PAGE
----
This blog is intended to go along with Population: An Introduction to Concepts and Issues, by John R. Weeks, published by Cengage Learning. The latest edition is the 12th (it came out in 2015), but this blog is meant to complement any edition of the book by showing the way in which demographic issues are regularly in the news.

If you are a user of my textbook and would like to suggest a blog post idea, please email me at: john.weeks@sdsu.edu

Wednesday, February 17, 2016

Can China Feed Itself? Revisited Yet Again

China has been the most populous country in the world for centuries, and for all of that time leaders have been concerned about how to feed the population. Recognition of the limits to food production featured prominently in the decision in the late 1970s to introduce the one-child policy. Yet, even with a slowing population, the demand for food has been growing. As an article in Foreign Policy points out today, this is having a new set of global ramifications.
China’s biggest-ever overseas acquisition, announced this month, isn’t about gobbling up resources to feed its industrial maw, broadening its financial leverage, or enhancing its strategic position. Rather, the $43 billion bid for Swiss agricultural company Syngenta is about something a lot more basic and a lot more important: ensuring that its farms will be able to produce enough food to keep pace with the country’s still-growing population, already the world’s largest.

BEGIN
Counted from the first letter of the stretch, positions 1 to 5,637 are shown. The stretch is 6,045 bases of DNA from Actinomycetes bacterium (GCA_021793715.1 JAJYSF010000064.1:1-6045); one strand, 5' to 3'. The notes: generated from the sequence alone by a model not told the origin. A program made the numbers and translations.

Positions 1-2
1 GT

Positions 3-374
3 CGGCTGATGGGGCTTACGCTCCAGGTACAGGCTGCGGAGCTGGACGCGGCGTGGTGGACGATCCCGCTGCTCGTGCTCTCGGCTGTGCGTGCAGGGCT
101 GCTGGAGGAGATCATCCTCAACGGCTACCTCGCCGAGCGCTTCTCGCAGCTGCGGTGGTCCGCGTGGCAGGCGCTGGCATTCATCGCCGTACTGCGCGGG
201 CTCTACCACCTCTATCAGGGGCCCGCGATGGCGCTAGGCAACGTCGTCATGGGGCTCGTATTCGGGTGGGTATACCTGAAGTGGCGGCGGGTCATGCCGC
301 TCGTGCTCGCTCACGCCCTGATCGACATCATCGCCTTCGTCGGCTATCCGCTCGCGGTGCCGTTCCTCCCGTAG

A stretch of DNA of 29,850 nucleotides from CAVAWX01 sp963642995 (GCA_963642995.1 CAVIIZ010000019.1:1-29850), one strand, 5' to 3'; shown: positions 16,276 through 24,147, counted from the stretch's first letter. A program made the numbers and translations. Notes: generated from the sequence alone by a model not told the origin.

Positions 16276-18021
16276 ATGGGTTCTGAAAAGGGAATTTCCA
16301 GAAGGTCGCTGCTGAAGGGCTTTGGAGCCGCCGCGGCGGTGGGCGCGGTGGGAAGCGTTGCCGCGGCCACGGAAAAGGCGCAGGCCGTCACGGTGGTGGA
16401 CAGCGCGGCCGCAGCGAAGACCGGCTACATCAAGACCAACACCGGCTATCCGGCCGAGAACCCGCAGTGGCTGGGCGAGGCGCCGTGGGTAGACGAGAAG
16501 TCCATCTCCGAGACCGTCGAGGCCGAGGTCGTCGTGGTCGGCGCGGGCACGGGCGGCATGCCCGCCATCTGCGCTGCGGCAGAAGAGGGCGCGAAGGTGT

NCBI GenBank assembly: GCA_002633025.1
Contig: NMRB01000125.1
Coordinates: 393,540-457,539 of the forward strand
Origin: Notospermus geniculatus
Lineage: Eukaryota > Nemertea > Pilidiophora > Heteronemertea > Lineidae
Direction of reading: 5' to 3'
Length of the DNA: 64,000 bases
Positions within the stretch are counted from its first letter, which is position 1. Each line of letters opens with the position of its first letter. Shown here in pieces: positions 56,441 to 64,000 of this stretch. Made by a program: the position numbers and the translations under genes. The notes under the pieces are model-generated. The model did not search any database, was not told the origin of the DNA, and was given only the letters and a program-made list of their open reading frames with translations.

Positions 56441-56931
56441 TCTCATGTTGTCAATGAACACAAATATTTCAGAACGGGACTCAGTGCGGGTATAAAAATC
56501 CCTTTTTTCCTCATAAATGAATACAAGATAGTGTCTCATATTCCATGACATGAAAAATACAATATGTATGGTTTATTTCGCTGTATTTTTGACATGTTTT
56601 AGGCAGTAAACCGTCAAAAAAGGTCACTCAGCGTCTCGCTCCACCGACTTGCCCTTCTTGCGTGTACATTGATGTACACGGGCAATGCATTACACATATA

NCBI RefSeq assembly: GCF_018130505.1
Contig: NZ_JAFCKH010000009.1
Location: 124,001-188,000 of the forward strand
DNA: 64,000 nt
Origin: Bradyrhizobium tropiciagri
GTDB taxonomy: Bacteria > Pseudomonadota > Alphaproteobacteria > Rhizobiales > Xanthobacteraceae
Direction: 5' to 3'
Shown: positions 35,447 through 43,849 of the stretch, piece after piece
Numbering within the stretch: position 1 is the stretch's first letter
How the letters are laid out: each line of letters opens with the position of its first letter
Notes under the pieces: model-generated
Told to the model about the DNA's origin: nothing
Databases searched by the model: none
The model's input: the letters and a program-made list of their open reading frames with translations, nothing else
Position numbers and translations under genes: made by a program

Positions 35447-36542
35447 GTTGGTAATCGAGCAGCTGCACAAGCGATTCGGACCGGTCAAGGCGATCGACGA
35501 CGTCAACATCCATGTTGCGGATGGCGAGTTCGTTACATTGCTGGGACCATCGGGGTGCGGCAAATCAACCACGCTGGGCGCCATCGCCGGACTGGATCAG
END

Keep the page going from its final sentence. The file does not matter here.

Beijing today faces a variation of the dilemma that has bedeviled leaders there for thousands of years: how to feed so many people with so little arable land. China today accounts for about 19 percent of the global population, yet has just 8 percent of its arable land. And unlike other countries with growing populations, there’s no land left to till; indeed, given years of chemical abuse in the countryside and industrial pollution that sowed heavy metals through rice paddies, China’s available farmland is actually shrinking.
Lester Brown has been writing about food production in China for a long time, starting with his 1995 book "Who Will Feed China? Wake-Up Call for a Small Planet."  Since then, however, China has been getting richer and the population has increased its demand for meat, especially chicken and pork. These creatures need to be fed before they are "made available" for human use, and that has led to an overseas demand for soy, in particular, that is behind at least some of the deforestation in Africa and Latin America. As the FP article points out, the acquisition of Syngenta may give China the tools to increase its domestic production and thus lessen its dependence on foreign imports, assuming, of course, that there's enough water (and there may not be, as I discussed yesterday).

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